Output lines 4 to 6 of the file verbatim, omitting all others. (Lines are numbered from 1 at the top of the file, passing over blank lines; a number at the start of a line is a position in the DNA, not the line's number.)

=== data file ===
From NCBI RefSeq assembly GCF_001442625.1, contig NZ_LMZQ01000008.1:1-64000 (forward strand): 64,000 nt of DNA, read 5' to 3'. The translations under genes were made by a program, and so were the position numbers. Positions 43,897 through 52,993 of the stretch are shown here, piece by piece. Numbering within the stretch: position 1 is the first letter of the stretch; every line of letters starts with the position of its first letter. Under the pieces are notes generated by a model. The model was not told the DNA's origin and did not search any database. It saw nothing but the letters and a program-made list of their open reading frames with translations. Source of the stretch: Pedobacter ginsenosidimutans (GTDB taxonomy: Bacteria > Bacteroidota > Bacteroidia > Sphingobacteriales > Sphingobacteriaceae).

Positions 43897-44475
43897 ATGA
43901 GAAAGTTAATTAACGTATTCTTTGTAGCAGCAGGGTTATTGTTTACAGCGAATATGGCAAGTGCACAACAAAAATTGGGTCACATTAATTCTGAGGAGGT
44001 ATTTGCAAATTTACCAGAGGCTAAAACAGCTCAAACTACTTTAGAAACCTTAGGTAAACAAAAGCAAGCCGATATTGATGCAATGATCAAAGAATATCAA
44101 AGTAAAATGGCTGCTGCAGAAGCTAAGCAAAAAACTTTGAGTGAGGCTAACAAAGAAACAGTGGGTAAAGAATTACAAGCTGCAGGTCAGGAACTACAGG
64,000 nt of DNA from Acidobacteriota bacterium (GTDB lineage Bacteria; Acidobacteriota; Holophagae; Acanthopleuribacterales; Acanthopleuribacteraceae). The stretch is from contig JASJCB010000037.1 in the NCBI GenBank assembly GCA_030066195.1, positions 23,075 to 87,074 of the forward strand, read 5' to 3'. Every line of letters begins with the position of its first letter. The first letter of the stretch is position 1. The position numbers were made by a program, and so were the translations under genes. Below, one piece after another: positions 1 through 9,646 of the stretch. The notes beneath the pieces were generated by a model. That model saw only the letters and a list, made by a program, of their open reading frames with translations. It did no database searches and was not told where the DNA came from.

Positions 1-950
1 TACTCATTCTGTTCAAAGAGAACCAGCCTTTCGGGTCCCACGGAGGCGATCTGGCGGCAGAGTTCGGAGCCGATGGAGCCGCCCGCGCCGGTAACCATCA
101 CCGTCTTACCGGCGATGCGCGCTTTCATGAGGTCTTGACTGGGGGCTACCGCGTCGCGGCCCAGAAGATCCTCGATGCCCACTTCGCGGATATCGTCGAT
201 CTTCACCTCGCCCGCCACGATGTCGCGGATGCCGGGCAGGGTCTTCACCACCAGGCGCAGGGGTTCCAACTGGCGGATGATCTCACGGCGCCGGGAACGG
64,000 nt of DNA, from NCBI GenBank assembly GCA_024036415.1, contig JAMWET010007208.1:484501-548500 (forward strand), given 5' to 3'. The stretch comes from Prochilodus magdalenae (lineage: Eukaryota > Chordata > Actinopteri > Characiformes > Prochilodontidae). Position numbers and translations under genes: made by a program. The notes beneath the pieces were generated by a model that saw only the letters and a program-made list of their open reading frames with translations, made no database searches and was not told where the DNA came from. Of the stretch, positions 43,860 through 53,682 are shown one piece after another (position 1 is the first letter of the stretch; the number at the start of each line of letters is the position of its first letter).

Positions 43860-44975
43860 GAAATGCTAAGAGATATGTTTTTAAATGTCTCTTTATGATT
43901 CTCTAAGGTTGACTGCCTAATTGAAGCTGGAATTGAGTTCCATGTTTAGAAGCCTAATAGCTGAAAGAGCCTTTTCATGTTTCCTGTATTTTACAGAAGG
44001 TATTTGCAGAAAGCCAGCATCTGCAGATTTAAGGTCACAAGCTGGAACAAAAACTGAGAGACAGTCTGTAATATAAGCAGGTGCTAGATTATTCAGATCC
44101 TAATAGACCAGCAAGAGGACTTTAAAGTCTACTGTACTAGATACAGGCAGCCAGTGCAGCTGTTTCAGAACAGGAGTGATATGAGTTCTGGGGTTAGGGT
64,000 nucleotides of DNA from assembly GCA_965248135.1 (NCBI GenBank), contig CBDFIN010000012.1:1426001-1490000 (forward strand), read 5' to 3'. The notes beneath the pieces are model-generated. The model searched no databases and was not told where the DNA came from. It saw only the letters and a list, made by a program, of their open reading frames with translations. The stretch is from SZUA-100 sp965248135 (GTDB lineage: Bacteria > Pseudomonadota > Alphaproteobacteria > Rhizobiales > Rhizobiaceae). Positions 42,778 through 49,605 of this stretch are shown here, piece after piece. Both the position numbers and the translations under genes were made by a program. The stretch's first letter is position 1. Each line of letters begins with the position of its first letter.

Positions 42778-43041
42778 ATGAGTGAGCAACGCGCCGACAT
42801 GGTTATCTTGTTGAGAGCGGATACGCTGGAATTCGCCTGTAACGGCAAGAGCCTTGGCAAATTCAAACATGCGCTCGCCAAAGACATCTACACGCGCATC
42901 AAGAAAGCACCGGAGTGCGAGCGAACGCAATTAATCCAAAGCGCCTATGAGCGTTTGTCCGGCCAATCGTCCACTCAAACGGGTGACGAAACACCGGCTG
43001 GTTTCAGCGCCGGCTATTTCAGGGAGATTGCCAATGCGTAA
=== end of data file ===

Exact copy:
43901 GAAAGTTAATTAACGTATTCTTTGTAGCAGCAGGGTTATTGTTTACAGCGAATATGGCAAGTGCACAACAAAAATTGGGTCACATTAATTCTGAGGAGGT
44001 ATTTGCAAATTTACCAGAGGCTAAAACAGCTCAAACTACTTTAGAAACCTTAGGTAAACAAAAGCAAGCCGATATTGATGCAATGATCAAAGAATATCAA
44101 AGTAAAATGGCTGCTGCAGAAGCTAAGCAAAAAACTTTGAGTGAGGCTAACAAAGAAACAGTGGGTAAAGAATTACAAGCTGCAGGTCAGGAACTACAGG